The location of Kadesh is a good example of the problems. Scholars generally agree that Kadesh, also called Kadesh-barnea, was thought by J to be the impressive site of Tell el-Qudeirat at an oasis in the northern Sinai Peninsula. Excavations at that site have shown that it was a major fortification from the tenth to the sixth centuries BCE, but that there was no settlement prior to that….Obviously this creates problems for any association of Moses and the Exodus generation with the site, no matter when the Exodus is dated.
Michael D. Coogan, The Old Testament: A Historical and Literary Introduction to the Hebrew Scriptures, third edition (OUP, 2014), 160.
Numbers is the most complicated book of the entire Pentateuch, in terms of both its content and its sources. It takes its name from the census at its beginning (chaps. 1; 3-4) and near its end (chap. 26); its Hebrew title is taken from one of its opening words, bemidbar, meaning “in the wilderness,” an accurate designation of the book’s narrative setting. After the census and other preparations, in Numbers 10.10 the Israelites leave Mount Sinai and head toward the Promised Land. The central portion of the book, chapters 11-25, describes incidents on their journey, and finally a series of appendixes gives final instructions by Moses and by Yahweh for the imminent entry into the land.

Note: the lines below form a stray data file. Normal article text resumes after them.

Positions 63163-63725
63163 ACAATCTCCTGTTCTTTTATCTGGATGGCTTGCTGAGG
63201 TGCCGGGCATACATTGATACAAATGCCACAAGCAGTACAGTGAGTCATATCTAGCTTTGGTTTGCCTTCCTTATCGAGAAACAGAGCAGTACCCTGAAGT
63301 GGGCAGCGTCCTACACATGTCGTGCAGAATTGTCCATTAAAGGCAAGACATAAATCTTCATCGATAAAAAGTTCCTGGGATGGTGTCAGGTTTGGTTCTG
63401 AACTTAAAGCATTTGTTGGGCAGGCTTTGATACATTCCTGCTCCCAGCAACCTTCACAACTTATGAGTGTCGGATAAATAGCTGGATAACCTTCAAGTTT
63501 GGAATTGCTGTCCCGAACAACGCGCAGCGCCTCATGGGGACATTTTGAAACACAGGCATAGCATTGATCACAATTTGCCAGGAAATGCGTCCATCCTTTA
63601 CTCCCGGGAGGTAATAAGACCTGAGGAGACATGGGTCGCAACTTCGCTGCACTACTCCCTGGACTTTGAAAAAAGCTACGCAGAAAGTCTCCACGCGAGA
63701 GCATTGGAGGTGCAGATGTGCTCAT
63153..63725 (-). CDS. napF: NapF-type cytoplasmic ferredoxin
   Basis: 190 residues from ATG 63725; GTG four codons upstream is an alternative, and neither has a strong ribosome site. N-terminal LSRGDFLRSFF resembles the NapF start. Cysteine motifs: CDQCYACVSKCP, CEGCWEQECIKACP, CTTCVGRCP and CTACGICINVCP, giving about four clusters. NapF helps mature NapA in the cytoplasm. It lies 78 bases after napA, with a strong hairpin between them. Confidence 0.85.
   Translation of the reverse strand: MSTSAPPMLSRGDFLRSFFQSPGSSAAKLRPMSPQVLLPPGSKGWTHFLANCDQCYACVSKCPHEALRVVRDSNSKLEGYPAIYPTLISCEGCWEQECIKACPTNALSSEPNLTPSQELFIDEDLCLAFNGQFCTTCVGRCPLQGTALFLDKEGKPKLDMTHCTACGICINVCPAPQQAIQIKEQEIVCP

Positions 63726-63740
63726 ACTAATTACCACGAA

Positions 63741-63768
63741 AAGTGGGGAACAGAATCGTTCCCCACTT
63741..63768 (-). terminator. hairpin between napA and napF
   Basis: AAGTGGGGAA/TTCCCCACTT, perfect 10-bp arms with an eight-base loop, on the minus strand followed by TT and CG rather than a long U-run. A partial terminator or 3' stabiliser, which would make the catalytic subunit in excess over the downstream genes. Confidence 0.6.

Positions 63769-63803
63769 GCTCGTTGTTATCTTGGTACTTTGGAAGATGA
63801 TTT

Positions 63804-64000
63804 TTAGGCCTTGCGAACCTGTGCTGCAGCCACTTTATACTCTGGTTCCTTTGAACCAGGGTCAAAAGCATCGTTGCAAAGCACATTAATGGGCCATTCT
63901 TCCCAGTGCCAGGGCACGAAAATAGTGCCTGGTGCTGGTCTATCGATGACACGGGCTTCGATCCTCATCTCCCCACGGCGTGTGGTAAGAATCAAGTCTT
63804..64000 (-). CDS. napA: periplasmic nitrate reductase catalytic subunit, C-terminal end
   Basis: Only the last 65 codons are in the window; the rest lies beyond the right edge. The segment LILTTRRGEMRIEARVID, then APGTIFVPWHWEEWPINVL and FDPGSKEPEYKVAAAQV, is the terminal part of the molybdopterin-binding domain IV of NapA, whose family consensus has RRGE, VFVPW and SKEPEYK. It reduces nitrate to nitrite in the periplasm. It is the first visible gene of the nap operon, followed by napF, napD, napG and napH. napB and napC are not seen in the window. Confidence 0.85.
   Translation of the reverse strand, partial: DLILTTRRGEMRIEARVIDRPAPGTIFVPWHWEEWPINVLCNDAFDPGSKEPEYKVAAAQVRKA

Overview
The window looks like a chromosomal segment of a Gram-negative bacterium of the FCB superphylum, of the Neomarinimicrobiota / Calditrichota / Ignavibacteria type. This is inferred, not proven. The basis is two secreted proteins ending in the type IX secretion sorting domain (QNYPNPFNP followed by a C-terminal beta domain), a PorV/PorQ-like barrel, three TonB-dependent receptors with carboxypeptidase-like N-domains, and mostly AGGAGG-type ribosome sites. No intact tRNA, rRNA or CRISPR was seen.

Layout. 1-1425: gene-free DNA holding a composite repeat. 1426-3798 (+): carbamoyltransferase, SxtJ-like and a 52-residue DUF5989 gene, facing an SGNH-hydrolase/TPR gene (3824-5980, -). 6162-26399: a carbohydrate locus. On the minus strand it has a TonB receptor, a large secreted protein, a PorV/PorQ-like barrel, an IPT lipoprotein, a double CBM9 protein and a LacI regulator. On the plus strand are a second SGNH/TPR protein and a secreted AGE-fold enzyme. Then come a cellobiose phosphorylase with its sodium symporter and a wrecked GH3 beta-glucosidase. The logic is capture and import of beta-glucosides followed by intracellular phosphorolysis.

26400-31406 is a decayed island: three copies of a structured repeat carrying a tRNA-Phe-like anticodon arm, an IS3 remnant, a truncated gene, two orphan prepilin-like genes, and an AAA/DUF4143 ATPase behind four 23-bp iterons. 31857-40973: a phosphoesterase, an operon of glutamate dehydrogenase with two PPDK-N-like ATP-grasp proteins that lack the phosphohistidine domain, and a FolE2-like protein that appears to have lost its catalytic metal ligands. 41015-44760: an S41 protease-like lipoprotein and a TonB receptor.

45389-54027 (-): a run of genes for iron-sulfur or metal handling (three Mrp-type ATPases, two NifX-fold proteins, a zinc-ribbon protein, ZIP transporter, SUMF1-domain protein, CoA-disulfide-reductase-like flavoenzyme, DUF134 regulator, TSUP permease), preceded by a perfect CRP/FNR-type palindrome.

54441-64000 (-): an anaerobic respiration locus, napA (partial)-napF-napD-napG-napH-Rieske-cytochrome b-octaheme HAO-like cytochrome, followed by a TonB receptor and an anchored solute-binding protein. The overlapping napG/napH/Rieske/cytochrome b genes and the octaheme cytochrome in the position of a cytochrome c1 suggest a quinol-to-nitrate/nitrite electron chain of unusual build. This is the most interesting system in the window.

Within this framework, however, the book is a hodgepodge of disparate, sometimes contradictory material, only loosely held together by narrative and by chronology. Besides the censuses that give it its name, Numbers includes other lists, itineraries, folklore, etiologies, ritual regulations, battle accounts, laws, geographical descriptions, and genealogies. In addition to the sources, J, E, and P, it also has material from other sources, such as independent poems that in some cases at least are very ancient.
Michael D. Coogan, The Old Testament: A Historical and Literary Introduction to the Hebrew Scriptures, third edition (OUP, 2014), 153.
Since the late nineteenth century, scholars have identified chapters 17-26 of Leviticus as a separate source, named the Holiness Code because of its repeated use of words having to do with holiness…. This source (often abbreviated as “H”) is comparable to other collections of biblical law, especially the Covenant Code…and the Deuteronomic Code…. In some details, it also overlaps with these collections, for example, the ritual calendar (Lev 23) and the obligations to the land concerning its sabbath or fallow period (Lev 25).